An alternative to the evolution theory
That is the alternative? If macro-evolution turns out to be impossible, what do we need to do then? Many of the proponents of the evolution theory say that this is the only thing we have, there is no other way, there is no other serious candidate, this is the way it has to be. This argument is the greatest threat to the logic of the previous section! Why should it matter that there are Ďproblemsí with the evolution theory? That is the way science works, it is not yet finished. We will find out eventually. As long as there is no alternative, we will continue to believe.
This argument prompted me to make a serious counter-proposal. Didnít that happen a long time ago in the form of creationism, some may ask? Partly, since I think that it is one thing to claim that another personís point of view is wrong, but it is another matter altogether to come up with a substantiated alternative, a model for biological change, which can be proven or disproven by means of experimentation. That is, in my opinion, pretty much the problem with creationism: those who appear to be experts donít know much about it, and one common (justified?) complaint is; creationist ideas are not falsifiable.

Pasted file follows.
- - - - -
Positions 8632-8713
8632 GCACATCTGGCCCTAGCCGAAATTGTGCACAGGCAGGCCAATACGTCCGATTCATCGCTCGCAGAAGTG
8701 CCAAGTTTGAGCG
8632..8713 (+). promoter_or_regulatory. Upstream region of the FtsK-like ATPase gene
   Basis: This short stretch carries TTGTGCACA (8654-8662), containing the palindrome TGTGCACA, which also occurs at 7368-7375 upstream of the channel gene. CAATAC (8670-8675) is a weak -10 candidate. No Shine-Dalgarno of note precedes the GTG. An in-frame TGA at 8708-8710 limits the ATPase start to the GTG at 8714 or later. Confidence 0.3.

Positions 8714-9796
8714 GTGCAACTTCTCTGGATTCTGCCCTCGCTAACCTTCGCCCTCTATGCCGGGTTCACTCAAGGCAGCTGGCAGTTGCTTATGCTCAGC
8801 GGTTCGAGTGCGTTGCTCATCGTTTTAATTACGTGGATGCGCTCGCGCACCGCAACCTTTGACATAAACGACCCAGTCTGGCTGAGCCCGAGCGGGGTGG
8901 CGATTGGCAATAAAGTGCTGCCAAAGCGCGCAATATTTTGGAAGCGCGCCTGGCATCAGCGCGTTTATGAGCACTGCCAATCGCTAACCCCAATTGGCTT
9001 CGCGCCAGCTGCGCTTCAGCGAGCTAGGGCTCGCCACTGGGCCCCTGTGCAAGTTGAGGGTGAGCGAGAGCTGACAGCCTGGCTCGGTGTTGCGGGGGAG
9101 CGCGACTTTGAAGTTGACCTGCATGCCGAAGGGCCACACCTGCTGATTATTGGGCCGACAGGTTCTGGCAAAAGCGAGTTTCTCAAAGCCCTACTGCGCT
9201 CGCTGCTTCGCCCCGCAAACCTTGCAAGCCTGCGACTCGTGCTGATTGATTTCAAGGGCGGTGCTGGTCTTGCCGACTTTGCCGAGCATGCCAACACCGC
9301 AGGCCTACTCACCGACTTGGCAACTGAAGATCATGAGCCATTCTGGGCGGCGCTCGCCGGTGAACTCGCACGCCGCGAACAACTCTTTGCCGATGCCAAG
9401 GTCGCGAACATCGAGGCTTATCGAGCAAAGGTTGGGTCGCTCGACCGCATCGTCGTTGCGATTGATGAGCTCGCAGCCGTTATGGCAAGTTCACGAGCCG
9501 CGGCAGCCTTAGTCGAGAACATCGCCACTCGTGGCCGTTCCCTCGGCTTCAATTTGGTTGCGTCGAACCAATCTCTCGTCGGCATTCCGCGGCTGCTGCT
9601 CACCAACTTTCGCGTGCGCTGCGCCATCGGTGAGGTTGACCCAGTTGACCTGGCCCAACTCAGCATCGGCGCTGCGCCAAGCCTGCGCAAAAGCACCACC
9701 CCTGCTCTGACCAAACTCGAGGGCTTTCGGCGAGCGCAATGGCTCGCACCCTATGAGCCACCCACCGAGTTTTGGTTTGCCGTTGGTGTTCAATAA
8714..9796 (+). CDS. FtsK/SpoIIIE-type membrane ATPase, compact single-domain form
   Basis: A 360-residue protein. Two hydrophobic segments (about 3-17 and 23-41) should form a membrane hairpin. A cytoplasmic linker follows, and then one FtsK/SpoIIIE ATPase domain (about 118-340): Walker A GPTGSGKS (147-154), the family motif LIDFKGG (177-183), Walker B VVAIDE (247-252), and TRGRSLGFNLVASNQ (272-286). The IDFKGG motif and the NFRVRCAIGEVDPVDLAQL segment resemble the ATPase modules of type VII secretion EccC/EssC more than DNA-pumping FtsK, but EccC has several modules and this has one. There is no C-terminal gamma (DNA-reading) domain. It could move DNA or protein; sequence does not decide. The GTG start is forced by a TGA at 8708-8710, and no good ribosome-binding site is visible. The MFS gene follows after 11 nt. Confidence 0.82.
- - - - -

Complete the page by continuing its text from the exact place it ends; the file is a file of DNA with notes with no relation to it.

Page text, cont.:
The degeneration theory
I am going to make an attempt. The theory must have a name, and that is goging to be: the degeneration theory. I will explain the general outlines of the degeneration theory, as a sort of first move, and as far as I am concerned, others can add to it and finish it, or polish it up. It is very good possible that new discoveries in the area of genetics make it necessary for (large) parts of the theory to be updated or changed, but I am willing to give it that room to grow.
The degeneration theory covers five parts or ideas, namely:
1. creation happened
2. variation exists
3. (typological) differentiation exists
4. degeneration exists
5. man is Spirit
I will deal with and work through each of these ideas in a separate chapter; the third idea, that of typological differentiation, will have an extra chapter in order to discuss where the boundaries between types lie. I will keep to the above sequence for the chapters, with one exception, namely point 4 about degeneration. Because the theory is named after that concept, I will start there.